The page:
Mother/Android is a new sci-fi/thriller that recently premiered on Hulu. Set in the near future, the feature follows Georgia (Chloë Grace Moretz) and her boyfriend Sam (Algee Smith) through a treacherous journey of escape as their country is caught in an unexpected war with artificial intelligence. Just days away from the arrival of their first child, they must face the stronghold of the android uprising in hopes of reaching safety before giving birth.
Mother/Android was directed by Mattson Tomlin and features an original soundtrack created by the composing duo of Michelle Birsky and Kevin Olken Henthorn (https://birsky-henthorn.com). The composers - who are soon to be married - recently shared their exerience working on the project, which premiering on December 17th.
What were the needs of the show?
“We needed to create an intimate sound that followed two characters traversing through an apocalyptic landscape riddled with killer androids. The score was purposely focused on the intimacy between the two main characters, rather than the big, epic nature of the world around them. While we did have to score some pretty big action sequences, they all stemmed from a more intimate place, and were built up from there.”
How did you approach it?
“When we first talked to Mattson Tomlin about the film, he said he wanted it to sound like two people in a room, banging on pots and pans. We took that very literally. A lot of the percussion in the film was crafted by sampling pots and pans that we found in the kitchen and then editing them together. It was a wild time scoring this film because it was the middle of the pandemic. We had been uprooted from NYC and were traveling across the country trying to make it to LA. We ended up writing the preliminary demos at Michelle's parents house in Tucson. Almost all of the percussion we used was drawn from samples we created there, banging on pots and pans in the kitchen.
“We also were really interested in the dichotomy between small organic sounds that felt like our two characters (acoustic guitar, our own voices, light piano), and the synthesized android world surrounding them (synths, distorted pitched vocals, electric guitar drones). Anytime we were out in the forest, we would have a peaceful bowed acoustic guitar drone. But the forest was also never a truly safe place for these characters, so there was always a synthesized or distorted ominous undercurrent that ran through their journey. We also took a disguised approach when scoring for the androids. We would sample our voices or other organic sounds, but would pitch and distort them into unrecognizable contortions to embody the android world.”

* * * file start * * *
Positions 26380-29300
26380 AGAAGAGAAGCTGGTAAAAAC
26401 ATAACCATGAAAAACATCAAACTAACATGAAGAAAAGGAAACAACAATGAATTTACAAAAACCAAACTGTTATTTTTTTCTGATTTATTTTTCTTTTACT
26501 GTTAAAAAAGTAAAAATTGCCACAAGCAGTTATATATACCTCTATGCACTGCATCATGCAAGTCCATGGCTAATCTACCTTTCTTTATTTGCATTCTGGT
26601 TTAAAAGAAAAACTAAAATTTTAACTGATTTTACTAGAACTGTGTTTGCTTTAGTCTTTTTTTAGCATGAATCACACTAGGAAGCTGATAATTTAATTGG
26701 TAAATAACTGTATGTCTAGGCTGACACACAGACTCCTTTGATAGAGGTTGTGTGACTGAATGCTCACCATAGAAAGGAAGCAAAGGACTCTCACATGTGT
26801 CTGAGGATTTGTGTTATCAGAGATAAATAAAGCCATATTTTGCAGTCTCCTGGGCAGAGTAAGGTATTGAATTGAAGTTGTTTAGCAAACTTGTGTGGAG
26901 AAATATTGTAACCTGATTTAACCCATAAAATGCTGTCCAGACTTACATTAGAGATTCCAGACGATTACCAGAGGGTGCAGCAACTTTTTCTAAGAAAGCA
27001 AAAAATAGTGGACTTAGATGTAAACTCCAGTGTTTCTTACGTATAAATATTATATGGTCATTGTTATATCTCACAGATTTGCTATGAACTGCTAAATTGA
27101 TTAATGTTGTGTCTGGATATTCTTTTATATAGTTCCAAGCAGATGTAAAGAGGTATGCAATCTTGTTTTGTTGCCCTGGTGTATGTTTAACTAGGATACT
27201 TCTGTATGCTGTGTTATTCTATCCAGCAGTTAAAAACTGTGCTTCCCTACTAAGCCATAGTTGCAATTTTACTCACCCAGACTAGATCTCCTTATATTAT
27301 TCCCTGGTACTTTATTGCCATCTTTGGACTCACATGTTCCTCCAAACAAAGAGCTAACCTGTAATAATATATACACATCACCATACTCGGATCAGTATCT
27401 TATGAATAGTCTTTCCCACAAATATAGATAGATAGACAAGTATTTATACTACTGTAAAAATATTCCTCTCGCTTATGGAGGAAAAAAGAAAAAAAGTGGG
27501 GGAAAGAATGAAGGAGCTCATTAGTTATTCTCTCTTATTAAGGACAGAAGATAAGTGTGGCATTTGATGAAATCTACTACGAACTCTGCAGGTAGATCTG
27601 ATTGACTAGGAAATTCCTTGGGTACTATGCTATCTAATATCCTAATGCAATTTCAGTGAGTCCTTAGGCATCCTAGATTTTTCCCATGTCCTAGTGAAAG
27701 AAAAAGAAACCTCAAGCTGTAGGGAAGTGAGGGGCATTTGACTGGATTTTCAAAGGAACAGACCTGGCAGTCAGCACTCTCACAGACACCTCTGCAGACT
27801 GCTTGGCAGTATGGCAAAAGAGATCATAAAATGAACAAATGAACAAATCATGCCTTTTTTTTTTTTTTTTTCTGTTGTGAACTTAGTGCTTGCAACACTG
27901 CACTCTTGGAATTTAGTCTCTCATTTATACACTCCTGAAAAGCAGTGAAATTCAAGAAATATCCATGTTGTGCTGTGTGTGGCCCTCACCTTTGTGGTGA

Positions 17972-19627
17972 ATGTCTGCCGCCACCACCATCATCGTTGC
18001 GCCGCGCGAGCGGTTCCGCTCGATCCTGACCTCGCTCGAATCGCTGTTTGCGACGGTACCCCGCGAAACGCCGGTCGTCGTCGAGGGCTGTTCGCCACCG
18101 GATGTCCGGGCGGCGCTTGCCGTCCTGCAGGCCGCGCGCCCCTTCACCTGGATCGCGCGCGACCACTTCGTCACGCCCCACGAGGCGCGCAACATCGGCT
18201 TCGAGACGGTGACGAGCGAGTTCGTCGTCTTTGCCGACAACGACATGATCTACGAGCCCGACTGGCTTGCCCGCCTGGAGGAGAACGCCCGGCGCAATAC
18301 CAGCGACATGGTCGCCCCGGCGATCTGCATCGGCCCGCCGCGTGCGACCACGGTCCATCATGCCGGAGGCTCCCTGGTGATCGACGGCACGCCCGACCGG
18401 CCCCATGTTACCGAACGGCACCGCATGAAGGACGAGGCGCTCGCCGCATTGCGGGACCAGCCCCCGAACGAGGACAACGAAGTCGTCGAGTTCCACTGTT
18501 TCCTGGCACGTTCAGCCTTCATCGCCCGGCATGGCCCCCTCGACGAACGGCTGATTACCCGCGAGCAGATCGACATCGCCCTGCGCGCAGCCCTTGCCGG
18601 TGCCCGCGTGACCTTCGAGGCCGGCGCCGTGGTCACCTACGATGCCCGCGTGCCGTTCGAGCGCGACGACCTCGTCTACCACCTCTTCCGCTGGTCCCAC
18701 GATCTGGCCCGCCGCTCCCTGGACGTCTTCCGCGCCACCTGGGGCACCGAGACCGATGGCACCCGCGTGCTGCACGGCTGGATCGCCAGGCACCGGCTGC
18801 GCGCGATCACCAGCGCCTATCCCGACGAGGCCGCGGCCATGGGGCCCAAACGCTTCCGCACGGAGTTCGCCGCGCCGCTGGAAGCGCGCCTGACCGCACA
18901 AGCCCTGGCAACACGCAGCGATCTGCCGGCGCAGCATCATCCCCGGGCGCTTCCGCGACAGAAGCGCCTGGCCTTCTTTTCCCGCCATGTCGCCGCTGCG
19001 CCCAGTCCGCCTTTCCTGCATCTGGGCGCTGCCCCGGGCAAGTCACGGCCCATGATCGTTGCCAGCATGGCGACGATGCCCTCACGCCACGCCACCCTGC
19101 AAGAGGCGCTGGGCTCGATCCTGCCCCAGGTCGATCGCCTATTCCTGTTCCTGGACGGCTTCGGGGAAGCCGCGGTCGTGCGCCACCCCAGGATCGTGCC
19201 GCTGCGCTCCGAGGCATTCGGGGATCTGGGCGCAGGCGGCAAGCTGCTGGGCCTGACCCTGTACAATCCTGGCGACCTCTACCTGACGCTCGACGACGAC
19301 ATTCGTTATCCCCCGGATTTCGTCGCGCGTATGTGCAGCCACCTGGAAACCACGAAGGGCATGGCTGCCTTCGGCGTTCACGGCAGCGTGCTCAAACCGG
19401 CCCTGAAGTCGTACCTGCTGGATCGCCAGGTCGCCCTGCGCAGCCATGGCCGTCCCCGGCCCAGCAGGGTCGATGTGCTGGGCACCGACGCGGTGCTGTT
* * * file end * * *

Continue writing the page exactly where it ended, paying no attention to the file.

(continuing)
What gear did you use?
“We used a lot of bowed acoustic guitar, the Prophet Rev2, Arturia synthesizer plug-ins, Spitfire Percussion, our own voices, Kilohearts pitch plug-in, violin and cello performed by Rachel Ruggles, and pots, pans, wood, and other found sounds that we sampled.”
Can you describe some of the cues and themes?
“We had several motifs running through the film, all of which mostly focused on the characters, rather than the outside world. Georgia's cue book-ends the film and scores a pivotal scene in the middle. That cue consists of mostly piano and a vocal melody line, to highlight Georgia's humanness and struggle. We also wrote a cue for Georgia and Sam's baby, which is the lightest and sweetest of the cues. We considered this the family cue and we used it to highlight the love between Sam, Georgia and their child. Arthur's cue is a specific melody line that is plucked out on the acoustic guitar with some low cello underneath, which we used to highlight his solitude. Because the threat in this film are the androids, we used technology for most of the action cues in which the main characters are in danger. These cues share similar synth lines as well as distorted vocals and distorted guitar.”